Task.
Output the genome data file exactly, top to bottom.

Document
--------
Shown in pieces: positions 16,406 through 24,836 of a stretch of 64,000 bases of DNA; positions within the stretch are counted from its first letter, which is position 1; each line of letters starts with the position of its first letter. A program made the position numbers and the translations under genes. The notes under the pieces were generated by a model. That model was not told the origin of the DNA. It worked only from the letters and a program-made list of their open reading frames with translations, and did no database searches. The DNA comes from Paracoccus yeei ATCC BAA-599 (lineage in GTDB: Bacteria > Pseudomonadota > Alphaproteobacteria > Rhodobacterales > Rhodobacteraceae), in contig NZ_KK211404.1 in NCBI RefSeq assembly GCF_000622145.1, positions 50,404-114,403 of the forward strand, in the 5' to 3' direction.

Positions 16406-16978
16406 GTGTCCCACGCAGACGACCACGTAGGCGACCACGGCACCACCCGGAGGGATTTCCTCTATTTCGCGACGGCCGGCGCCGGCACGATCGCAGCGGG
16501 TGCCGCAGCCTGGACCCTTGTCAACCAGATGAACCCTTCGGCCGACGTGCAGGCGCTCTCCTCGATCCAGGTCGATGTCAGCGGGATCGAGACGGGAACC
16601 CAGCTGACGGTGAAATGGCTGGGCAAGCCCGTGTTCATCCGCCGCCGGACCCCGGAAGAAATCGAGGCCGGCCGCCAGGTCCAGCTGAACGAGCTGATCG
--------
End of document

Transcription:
Shown in pieces: positions 16,406 through 24,836 of a stretch of 64,000 bases of DNA; positions within the stretch are counted from its first letter, which is position 1; each line of letters starts with the position of its first letter. A program made the position numbers and the translations under genes. The notes under the pieces were generated by a model. That model was not told the origin of the DNA. It worked only from the letters and a program-made list of their open reading frames with translations, and did no database searches. The DNA comes from Paracoccus yeei ATCC BAA-599 (lineage in GTDB: Bacteria > Pseudomonadota > Alphaproteobacteria > Rhodobacterales > Rhodobacteraceae), in contig NZ_KK211404.1 in NCBI RefSeq assembly GCF_000622145.1, positions 50,404-114,403 of the forward strand, in the 5' to 3' direction.

Positions 16406-16978
16406 GTGTCCCACGCAGACGACCACGTAGGCGACCACGGCACCACCCGGAGGGATTTCCTCTATTTCGCGACGGCCGGCGCCGGCACGATCGCAGCGGG
16501 TGCCGCAGCCTGGACCCTTGTCAACCAGATGAACCCTTCGGCCGACGTGCAGGCGCTCTCCTCGATCCAGGTCGATGTCAGCGGGATCGAGACGGGAACC
16601 CAGCTGACGGTGAAATGGCTGGGCAAGCCCGTGTTCATCCGCCGCCGGACCCCGGAAGAAATCGAGGCCGGCCGCCAGGTCCAGCTGAACGAGCTGATCG